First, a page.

May 29, 2008 – Providing objective metrics and educational feedback to medical personnel who performed CPR on a cardiac arrest patient significantly improved ventilation rate, compression rate and depth of compression, and was associated with higher initial survival rates for cardiac arrest patients, according to results published in the Archives of Internal Medicine from the Resuscitation with Actual Performance Integrated Debriefing (RAPID) trials.
“Similar to post-game analysis for professional athletes, medical responders were able to learn from their past resuscitation performance and apply this knowledge to future resuscitations,” said Dana Edelson, M.D., director of Clinical Research for the Emergency Resuscitation Center at the University of Chicago Medical Center, and co-investigator of the study. “The results of this study suggest that CPR performance review has broad applicability for improving resuscitation training.”
Results drawn from medical professionals participating in RAPID trials were published in the study, “Improving In-Hospital Cardiac Arrest Process and Outcomes using Performance Debriefing.” The Philips HeartStart MRx with Q-CPR Measurement and Feedback was used to record resuscitation performance during actual cardiac arrest events. Medical professionals then participated in weekly debriefing sessions to review transcripts from the prior week’s resuscitations and analyze CPR performance including chest compression rate and depth, ventilation rate, and undesired pauses in compressions.
Only in recent years has it been possible to measure CPR performance in a clinical setting. With its data collection and review capabilities, Q-CPR allows resuscitation leaders in hospitals to use valuable feedback from actual cardiac arrest cases to supplement classroom-based training methodologies for professional responders.
The trial results demonstrate that CPR performance quality improved for study participants who received post-resuscitation feedback compared to a control group of professionals who did not receive educational intervention. Specifically, the results show that:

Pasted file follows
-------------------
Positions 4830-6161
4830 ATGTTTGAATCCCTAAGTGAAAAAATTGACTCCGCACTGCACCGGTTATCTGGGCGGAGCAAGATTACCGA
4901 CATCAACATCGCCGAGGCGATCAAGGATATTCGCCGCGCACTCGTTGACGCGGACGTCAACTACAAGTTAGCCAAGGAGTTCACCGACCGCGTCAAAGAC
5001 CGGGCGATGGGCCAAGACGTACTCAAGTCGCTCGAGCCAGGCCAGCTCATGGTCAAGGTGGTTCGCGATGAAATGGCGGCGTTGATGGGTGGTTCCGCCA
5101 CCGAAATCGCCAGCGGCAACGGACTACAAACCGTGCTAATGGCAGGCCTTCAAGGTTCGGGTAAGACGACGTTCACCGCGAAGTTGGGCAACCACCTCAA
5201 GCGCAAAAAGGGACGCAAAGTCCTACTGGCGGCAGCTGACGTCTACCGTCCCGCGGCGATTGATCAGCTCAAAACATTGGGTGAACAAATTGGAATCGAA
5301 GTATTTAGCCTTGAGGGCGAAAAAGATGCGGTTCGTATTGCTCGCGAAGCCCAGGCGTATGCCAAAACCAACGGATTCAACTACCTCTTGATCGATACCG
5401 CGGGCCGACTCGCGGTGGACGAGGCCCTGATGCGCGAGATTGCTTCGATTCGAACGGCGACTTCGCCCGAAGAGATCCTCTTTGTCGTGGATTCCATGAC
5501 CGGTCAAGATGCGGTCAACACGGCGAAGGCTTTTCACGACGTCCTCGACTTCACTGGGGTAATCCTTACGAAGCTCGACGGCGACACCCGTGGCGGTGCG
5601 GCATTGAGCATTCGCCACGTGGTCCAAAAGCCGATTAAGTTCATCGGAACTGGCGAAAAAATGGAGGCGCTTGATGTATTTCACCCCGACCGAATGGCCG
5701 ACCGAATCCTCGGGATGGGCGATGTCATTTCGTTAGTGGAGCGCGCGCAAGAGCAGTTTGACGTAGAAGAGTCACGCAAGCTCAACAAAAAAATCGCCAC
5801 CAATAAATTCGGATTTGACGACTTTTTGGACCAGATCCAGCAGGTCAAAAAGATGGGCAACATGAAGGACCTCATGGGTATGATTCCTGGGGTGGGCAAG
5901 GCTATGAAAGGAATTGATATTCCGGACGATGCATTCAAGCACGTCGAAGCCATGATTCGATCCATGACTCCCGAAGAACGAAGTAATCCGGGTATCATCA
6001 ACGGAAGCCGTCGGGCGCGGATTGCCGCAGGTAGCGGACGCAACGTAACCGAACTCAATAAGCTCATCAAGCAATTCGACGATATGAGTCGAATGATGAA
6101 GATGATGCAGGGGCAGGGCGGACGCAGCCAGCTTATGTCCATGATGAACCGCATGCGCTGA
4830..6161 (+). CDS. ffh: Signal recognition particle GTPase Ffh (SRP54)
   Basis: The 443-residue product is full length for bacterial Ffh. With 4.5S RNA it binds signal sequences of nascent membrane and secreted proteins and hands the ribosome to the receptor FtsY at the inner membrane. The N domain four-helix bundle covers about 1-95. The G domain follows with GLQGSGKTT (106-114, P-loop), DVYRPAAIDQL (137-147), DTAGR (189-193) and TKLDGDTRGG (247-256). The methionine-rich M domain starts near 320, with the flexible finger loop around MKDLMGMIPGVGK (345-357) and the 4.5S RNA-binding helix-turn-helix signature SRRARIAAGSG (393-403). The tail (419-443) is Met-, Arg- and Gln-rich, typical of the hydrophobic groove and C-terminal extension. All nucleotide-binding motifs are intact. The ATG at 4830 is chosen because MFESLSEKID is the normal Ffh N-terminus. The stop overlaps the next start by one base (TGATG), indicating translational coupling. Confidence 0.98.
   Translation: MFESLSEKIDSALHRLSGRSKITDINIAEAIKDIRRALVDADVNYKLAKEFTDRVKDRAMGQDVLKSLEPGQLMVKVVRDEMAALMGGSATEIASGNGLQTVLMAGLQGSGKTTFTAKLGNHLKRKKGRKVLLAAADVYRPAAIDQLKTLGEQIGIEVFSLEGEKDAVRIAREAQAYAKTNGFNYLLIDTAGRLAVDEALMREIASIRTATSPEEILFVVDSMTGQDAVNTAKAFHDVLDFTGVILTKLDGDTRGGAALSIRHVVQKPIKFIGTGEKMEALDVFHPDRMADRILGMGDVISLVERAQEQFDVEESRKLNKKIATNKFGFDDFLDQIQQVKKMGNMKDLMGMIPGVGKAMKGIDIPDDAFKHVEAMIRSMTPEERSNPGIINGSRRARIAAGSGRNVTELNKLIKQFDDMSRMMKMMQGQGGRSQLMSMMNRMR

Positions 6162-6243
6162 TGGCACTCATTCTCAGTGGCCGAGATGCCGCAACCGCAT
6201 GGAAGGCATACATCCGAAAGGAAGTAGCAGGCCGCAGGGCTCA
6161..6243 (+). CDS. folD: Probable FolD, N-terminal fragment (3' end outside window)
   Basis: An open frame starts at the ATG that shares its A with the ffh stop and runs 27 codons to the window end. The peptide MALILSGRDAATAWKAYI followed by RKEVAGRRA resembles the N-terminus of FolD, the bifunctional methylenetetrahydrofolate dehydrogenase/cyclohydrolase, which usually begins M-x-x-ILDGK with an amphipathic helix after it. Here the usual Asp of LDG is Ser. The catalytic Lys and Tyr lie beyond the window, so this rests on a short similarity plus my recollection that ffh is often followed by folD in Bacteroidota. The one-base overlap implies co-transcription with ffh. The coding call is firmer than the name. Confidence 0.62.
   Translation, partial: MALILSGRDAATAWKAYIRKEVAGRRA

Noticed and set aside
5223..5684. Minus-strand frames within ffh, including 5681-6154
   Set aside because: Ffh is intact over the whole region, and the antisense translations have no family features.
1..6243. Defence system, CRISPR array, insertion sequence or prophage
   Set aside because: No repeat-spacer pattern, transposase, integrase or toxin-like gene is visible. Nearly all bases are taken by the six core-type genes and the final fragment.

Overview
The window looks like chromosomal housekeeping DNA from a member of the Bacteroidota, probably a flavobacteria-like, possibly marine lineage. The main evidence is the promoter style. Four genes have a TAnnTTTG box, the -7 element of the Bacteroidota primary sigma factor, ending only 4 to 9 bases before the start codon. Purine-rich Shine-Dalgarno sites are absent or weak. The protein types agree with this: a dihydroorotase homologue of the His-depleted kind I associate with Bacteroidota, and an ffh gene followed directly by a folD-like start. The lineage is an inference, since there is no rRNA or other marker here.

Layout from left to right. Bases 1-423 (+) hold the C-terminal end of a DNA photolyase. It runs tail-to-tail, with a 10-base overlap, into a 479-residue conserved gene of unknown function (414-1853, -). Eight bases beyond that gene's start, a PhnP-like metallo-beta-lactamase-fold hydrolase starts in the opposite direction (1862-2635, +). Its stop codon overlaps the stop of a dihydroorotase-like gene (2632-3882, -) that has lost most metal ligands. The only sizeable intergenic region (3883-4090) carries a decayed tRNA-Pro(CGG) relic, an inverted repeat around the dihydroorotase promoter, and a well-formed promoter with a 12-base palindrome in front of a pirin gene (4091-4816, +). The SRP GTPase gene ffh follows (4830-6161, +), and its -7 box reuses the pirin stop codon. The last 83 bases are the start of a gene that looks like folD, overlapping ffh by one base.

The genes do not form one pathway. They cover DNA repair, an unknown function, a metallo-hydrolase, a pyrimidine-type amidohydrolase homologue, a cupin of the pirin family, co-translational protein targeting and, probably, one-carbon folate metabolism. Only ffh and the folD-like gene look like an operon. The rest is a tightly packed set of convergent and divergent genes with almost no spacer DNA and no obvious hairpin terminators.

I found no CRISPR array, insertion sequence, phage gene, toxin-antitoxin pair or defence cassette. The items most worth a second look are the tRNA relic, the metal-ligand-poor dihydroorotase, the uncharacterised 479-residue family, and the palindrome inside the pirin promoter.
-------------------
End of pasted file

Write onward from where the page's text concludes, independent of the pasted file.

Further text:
During the educational intervention period, there was significant improvement on CPR performance measures, compared to the control period including:
o Faster chest compressions
o Deeper chest compressions
o Decreased pauses in chest compressions, in general, as well as around the time of defibrillation
o Decreased ventilation rates
These improvements in CPR performance correlated with an increased rate of initial survival (or “return of spontaneous circulation”, also termed “ROSC”) in the RAPID group.
“As the trial demonstrates, balancing the correct number of breaths with the exact depth and rate of chest compressions in real-life CPR performance is actually a very complex process with a high likelihood of human error,” said Benjamin S. Abella, M.D., MPhil, assistant professor, Department of Emergency Medicine, University of Pennsylvania, and co-investigator of the study. “A focused educational debriefing program using data provided by the HeartStart MRx with Q-CPR technology helps emergency responders deliver quality CPR consistently, even in the most stressful and fast-paced environments.”
Quality CPR and early defibrillation are inextricably linked – the combination is essential to increase the survival rate for victims of cardiac arrest. Q-CPR, available on the Philips HeartStart MRx Monitor/Defibrillator, is integrated into a monitor/defibrillator that provides real-time CPR monitoring and feedback for both chest compressions and ventilations (breaths). The technology, developed by Philips and Laerdal, is said to offer medical professionals corrective feedback on the rate and depth of chest compressions, as well as the frequency and quality of ventilations, encouraging them to adjust their technique as needed to improve CPR.
“Studies such as the RAPID trial reinforce the need to better integrate CPR solutions with early defibrillation. We believe this to be the most promising path to improving survival rates for the thousands of victims of cardiac arrest each year,” said Michael Miller, senior vice president of Cardiac Care for Philips Healthcare. “As a worldwide leader in resuscitation, Philips is dedicated to offering integrated solutions such as the HeartStart MRx with Q-CPR, to raise the bar in quality of resuscitation and ultimately improve patient outcomes.”
For more information: www.medical.philips.com